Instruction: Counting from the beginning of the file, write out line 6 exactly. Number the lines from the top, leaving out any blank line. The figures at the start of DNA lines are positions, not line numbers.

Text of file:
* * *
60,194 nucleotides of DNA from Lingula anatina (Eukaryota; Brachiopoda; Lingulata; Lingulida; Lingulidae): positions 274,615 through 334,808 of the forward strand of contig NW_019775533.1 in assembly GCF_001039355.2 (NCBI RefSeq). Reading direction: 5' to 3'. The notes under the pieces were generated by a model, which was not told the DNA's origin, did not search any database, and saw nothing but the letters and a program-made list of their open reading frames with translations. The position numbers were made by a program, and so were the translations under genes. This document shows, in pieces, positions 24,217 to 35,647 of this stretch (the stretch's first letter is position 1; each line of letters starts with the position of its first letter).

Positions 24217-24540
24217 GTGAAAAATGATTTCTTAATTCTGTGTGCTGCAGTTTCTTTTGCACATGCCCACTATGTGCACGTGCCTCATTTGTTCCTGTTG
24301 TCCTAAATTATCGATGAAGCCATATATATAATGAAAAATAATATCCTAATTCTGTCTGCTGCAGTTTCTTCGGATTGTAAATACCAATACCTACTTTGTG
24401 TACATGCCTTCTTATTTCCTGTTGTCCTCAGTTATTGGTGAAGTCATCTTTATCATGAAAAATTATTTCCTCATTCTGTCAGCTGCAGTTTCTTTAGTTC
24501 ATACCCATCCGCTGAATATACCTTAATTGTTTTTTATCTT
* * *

24501 ATACCCATCCGCTGAATATACCTTAATTGTTTTTTATCTT